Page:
Salvador, Brazil

The cobbled Portuguese-style streets of Salvador are scented with African cuisine and alive with local ceremonial folk lore. It is a strangely diverse cultural melting pot, and, as a result, it is an exciting and unique city.

Salvador - What to Do

Salvador is the capital of the Bahia province and is a mystical city full of small winding alleys, brightly coloured painted buildings and market stalls selling local produce and folkloric art to the tourists that visit the colonial quarter of the city.

Apart from spending time exploring the cobbled streets of the historic quarter, you can try your feet at capoeira, the local martial art turned dance brought to the region by West Africans in the 16th century.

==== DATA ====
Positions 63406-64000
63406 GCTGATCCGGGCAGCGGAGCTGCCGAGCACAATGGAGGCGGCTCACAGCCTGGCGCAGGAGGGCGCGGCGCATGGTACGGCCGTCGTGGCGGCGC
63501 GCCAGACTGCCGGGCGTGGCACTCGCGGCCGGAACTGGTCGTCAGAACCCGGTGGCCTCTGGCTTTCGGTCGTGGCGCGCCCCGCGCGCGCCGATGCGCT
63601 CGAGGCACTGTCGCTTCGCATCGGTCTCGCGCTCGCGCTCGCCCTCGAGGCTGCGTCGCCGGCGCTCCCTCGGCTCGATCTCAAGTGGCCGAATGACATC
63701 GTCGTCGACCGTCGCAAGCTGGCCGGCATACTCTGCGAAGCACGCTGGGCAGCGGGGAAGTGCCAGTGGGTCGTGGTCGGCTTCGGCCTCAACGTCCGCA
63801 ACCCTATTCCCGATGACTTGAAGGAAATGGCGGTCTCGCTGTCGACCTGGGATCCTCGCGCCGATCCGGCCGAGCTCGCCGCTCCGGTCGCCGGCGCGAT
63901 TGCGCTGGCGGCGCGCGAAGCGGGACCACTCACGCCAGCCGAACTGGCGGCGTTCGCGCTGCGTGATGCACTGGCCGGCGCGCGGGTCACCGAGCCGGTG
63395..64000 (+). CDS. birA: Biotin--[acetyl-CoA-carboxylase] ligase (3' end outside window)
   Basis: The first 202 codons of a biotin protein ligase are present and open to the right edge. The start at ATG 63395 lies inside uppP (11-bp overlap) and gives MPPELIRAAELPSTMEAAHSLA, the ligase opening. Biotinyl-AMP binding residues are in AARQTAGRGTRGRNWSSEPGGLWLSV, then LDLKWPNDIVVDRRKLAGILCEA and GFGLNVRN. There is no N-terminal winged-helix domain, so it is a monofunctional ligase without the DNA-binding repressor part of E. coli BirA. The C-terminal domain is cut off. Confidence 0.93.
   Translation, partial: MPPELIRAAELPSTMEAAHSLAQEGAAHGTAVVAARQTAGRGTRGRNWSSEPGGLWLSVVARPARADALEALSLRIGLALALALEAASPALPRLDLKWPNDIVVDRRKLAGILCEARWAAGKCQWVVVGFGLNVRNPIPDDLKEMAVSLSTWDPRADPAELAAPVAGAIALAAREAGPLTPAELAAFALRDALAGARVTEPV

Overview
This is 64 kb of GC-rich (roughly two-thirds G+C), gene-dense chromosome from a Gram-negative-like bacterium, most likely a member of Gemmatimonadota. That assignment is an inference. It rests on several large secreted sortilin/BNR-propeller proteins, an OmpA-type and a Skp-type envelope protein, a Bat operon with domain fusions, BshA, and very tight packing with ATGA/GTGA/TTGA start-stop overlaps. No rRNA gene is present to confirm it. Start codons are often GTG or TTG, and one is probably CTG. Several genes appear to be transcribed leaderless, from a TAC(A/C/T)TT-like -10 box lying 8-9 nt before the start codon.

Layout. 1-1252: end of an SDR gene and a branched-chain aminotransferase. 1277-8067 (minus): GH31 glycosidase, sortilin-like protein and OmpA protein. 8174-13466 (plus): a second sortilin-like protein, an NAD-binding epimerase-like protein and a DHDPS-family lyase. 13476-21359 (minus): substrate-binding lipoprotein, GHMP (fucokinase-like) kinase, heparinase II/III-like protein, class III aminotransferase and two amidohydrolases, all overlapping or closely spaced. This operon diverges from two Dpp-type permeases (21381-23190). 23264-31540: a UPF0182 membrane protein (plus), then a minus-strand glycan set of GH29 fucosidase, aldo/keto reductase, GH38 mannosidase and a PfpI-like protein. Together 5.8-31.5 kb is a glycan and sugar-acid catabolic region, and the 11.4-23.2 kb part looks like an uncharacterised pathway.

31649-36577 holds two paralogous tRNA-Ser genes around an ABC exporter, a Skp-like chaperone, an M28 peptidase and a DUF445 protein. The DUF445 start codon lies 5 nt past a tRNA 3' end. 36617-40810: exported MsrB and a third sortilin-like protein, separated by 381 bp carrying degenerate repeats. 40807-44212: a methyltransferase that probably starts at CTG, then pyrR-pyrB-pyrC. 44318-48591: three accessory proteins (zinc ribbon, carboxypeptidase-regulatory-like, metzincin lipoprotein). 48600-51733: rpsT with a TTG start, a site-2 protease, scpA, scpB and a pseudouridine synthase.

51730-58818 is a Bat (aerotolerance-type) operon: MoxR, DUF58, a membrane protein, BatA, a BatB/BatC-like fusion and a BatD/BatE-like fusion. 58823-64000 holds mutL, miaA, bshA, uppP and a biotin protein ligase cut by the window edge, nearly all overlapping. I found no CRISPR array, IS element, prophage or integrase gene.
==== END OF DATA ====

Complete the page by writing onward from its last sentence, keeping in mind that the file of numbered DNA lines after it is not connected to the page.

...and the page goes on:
It is good fun to watch a local religious ceremony performed by the African Yoruba tribe; they usually involve lots of noise and chanting as they reconnect with gods.

Salvador - Where to Stay

Villa Bahia and Casa Amarelindo are the best centrally-located hotels, each bursting with local charm. There are a couple of large international-style business hotels closer to the airport.

Salvador - Our Opinion

Salvador has a very distinct feel, unlike other places in Brazil that have been heavily influenced by European colonisation. A couple of nights here is more than enough; we would only advise visiting if you are also going to other areas in the north, as it is a long journey just to visit Salvador.

Salvador - Top Tip 

We can arrange a walking tour, and a cooking class with a local chef. Due to the proximity to the ocean there is normally a seafood element to the food that you learn to cook.


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